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What is Behind Coal India Limited’s (NSE:COALINDIA) Superior ROE?

Cole Patterson

The content of this article will benefit those of you who are starting to educate yourself about investing in the stock market and want to learn about Return on Equity using a real-life example.

Coal India Limited (NSE:COALINDIA) outperformed the Coal and Consumable Fuels industry on the basis of its ROE – producing a higher 41.8% relative to the peer average of 12.3% over the past 12 months. While the impressive ratio tells us that COALINDIA has made significant profits from little equity capital, ROE doesn’t tell us if COALINDIA has borrowed debt to make this happen. Today, we’ll take a closer look at some factors like financial leverage to see how sustainable COALINDIA’s ROE is.

View our latest analysis for Coal India

Peeling the layers of ROE – trisecting a company’s profitability

Return on Equity (ROE) weighs Coal India’s profit against the level of its shareholders’ equity. An ROE of 41.8% implies ₹0.42 returned on every ₹1 invested. In most cases, a higher ROE is preferred; however, there are many other factors we must consider prior to making any investment decisions.

Return on Equity = Net Profit ÷ Shareholders Equity

Returns are usually compared to costs to measure the efficiency of capital. Coal India’s cost of equity is 13.5%. Given a positive discrepancy of 28.3% between return and cost, this indicates that Coal India pays less for its capital than what it generates in return, which is a sign of capital efficiency. ROE can be dissected into three distinct ratios: net profit margin, asset turnover, and financial leverage. This is called the Dupont Formula:

Dupont Formula

ROE = profit margin × asset turnover × financial leverage

ROE = (annual net profit ÷ sales) × (sales ÷ assets) × (assets ÷ shareholders’ equity)

ROE = annual net profit ÷ shareholders’ equity

NSEI:COALINDIA Last Perf September 6th 18

Essentially, profit margin shows how much money the company makes after paying for all its expenses. The other component, asset turnover, illustrates how much revenue Coal India can make from its asset base. Finally, financial leverage will be our main focus today. It shows how much of assets are funded by equity and can show how sustainable the company’s capital structure is. Since ROE can be inflated by excessive debt, we need to examine Coal India’s debt-to-equity level. At 7.6%, Coal India’s debt-to-equity ratio appears low and indicates the above-average ROE is generated from its capacity to increase profit without a large debt burden.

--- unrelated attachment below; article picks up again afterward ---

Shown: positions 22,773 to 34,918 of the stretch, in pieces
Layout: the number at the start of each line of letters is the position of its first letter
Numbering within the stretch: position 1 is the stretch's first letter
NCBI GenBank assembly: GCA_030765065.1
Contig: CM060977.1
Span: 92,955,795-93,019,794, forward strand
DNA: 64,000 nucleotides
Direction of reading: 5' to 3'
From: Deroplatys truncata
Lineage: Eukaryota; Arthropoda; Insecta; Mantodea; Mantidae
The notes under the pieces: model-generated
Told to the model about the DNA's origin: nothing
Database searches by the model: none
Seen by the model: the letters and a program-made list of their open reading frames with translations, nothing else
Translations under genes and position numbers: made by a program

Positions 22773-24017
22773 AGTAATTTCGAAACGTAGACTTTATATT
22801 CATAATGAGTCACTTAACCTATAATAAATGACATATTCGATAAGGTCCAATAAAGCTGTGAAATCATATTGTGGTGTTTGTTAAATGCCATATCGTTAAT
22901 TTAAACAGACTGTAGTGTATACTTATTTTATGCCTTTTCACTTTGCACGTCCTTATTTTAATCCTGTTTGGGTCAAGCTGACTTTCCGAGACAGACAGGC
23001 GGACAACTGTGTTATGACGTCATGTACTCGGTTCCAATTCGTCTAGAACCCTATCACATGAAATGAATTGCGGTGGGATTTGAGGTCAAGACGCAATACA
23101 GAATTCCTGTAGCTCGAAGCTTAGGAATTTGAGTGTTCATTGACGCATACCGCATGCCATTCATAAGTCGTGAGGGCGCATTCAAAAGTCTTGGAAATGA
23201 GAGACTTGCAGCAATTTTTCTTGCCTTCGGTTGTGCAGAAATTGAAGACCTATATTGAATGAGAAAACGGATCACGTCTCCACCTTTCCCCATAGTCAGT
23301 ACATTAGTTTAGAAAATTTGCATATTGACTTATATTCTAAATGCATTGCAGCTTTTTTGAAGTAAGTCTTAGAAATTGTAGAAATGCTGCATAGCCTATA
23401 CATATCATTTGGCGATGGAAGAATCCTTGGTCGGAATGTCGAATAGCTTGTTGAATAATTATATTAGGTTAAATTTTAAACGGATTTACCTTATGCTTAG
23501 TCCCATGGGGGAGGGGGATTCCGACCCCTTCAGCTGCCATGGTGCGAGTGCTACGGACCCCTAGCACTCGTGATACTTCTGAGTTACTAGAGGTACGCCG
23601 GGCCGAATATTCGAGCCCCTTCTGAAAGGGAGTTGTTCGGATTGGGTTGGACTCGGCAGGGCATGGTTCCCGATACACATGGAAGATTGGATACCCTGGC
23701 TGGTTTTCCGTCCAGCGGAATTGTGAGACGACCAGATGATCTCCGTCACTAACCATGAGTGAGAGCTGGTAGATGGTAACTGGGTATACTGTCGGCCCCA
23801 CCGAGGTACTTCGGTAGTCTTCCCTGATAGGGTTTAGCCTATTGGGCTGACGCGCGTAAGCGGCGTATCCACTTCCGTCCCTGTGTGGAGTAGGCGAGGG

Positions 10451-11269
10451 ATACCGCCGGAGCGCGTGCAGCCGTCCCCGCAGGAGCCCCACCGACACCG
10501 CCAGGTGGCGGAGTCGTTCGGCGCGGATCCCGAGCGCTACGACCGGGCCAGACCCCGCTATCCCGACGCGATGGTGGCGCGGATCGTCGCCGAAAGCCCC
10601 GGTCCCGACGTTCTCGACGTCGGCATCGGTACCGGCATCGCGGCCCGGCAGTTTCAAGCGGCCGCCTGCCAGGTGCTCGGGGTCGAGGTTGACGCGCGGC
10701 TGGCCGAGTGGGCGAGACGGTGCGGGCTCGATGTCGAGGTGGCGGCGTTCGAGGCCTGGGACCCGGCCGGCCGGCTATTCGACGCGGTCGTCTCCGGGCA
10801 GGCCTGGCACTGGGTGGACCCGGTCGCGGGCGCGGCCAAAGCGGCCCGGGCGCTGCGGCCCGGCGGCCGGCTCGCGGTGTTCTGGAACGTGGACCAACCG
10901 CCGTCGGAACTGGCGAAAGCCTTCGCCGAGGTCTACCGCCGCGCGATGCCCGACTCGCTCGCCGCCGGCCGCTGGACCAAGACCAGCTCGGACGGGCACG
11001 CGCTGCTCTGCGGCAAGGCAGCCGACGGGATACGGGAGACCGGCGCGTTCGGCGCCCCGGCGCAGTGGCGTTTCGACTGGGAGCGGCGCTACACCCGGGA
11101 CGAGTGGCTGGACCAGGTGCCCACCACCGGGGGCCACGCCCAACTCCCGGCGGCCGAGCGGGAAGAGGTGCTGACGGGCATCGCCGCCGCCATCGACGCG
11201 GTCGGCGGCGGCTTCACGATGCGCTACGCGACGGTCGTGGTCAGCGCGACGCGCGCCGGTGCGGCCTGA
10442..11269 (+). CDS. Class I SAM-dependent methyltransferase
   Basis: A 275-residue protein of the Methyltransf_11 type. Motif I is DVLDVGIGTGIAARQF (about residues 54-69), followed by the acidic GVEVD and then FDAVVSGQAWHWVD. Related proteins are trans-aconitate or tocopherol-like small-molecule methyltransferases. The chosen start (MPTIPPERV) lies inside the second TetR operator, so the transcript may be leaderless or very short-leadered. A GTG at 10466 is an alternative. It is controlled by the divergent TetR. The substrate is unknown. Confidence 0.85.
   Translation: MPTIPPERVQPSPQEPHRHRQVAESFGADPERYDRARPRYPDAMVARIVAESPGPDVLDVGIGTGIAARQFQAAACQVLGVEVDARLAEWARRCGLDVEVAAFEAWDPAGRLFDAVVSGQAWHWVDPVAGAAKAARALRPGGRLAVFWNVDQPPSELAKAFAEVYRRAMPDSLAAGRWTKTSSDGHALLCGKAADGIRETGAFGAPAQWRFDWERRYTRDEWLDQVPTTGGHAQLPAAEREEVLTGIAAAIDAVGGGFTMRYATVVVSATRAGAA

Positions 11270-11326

NSEI:COALINDIA Historical Debt September 6th 18

Next Steps:

ROE is a simple yet informative ratio, illustrating the various components that each measure the quality of the overall stock. Coal India exhibits a strong ROE against its peers, as well as sufficient returns to cover its cost of equity. Its high ROE is not likely to be driven by high debt. Therefore, investors may have more confidence in the sustainability of this level of returns going forward. ROE is a helpful signal, but it is definitely not sufficient on its own to make an investment decision.

For Coal India, I’ve put together three pertinent factors you should look at:

  1. Financial Health: Does it have a healthy balance sheet? Take a look at our free balance sheet analysis with six simple checks on key factors like leverage and risk.
  2. Valuation: What is Coal India worth today? Is the stock undervalued, even when its growth outlook is factored into its intrinsic value? The intrinsic value infographic in our free research report helps visualize whether Coal India is currently mispriced by the market.
  3. Other High-Growth Alternatives : Are there other high-growth stocks you could be holding instead of Coal India? Explore our interactive list of stocks with large growth potential to get an idea of what else is out there you may be missing!

To help readers see past the short term volatility of the financial market, we aim to bring you a long-term focused research analysis purely driven by fundamental data. Note that our analysis does not factor in the latest price-sensitive company announcements.

The author is an independent contributor and at the time of publication had no position in the stocks mentioned. For errors that warrant correction please contact the editor at editorial-team@simplywallst.com.